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  1. Disaster-related food security and past general governance strategies in a worldwide sampleJones, Eric C. - Weather, Climate, and Society, 2021 - 1 Hypotheses

    This is an exploratory study comparing disaster exposure to the presence of exclusionary and corporate political leadership spanning over a 25-year focal period within each of 26 societies. Exclusionary political strategies involves the exclusion of individuals from organized societal benefits based on their relationship with the leader and the tendency to rely heavily on outside alliances for resources. Corporate political strategy tends to seek solutions from within the society and place more emphasis on collectivism. The authors' found support for their hypothesis that increased food-destroying disasters will predict with increased exclusionary leadership presence. These preliminary findings are consistent with previous research on the political adaptation during food-destroying events and the authors hope to continue to expand upon this topic.

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  2. Warfare, atrocities, and political participation: eastern AfricaEmber, Carol R. - Journal of Aggression, Conflict, and Peace Research, 2018 - 3 Hypotheses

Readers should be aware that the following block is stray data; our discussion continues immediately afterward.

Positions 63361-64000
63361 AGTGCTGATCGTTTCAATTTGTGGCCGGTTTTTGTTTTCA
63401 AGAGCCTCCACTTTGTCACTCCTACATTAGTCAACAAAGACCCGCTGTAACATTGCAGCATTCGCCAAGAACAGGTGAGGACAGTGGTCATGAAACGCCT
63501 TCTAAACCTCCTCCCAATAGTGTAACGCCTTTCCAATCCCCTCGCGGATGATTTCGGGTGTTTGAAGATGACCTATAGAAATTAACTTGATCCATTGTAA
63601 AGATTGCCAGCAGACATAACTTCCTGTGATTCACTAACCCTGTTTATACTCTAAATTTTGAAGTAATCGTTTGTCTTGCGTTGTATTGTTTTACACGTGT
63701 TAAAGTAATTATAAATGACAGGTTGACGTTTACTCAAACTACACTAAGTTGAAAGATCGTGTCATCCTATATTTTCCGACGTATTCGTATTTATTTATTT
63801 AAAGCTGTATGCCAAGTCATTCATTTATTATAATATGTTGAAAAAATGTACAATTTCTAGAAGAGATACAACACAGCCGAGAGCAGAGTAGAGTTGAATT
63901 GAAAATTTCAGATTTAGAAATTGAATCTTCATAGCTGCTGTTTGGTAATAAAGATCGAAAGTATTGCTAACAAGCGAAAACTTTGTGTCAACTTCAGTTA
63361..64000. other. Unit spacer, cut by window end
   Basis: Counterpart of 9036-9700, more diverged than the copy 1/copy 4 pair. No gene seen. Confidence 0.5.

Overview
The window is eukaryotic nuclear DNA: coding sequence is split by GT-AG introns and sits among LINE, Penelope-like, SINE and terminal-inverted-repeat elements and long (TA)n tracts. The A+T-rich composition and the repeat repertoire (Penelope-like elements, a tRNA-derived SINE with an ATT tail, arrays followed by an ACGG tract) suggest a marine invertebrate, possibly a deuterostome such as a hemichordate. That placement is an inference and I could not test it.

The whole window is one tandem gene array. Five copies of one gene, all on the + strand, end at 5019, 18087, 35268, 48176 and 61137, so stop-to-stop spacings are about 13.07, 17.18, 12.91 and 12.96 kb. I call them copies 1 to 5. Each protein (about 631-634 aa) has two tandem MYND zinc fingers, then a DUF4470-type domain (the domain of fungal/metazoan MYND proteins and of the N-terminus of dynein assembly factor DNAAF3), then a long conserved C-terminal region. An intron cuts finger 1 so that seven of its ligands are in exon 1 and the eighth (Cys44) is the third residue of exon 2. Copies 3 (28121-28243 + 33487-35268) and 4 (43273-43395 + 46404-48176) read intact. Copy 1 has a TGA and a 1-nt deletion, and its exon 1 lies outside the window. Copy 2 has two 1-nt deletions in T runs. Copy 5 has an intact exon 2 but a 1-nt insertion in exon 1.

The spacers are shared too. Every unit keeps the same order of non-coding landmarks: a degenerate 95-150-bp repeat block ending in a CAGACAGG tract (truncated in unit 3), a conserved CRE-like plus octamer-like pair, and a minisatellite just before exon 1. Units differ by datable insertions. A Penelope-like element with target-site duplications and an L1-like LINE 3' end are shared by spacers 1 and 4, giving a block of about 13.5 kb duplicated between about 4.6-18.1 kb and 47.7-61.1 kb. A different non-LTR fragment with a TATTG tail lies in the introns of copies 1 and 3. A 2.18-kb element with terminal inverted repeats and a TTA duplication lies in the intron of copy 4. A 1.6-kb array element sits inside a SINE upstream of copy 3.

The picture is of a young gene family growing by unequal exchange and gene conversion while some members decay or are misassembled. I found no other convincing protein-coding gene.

The present study attempts to replicate the Ember, Ember, and Russett (1992) worldwide finding that fighting rarely occurs between democracies in a sample of eastern African societies. Following the earlier study, the authors considered internal warfare to be an analog of international warfare and measures of political participation analogous to democracy. The researchers also explore if there is an association between political participation and committing atrocities. Contrary to past findings, internal warfare was not predicted by the same set of variables as the 1992 study, but there is an inverse relationship between committing atrocities and political participation. However, when additional variables were added, internal warfare was significantly predicted by less political participation.

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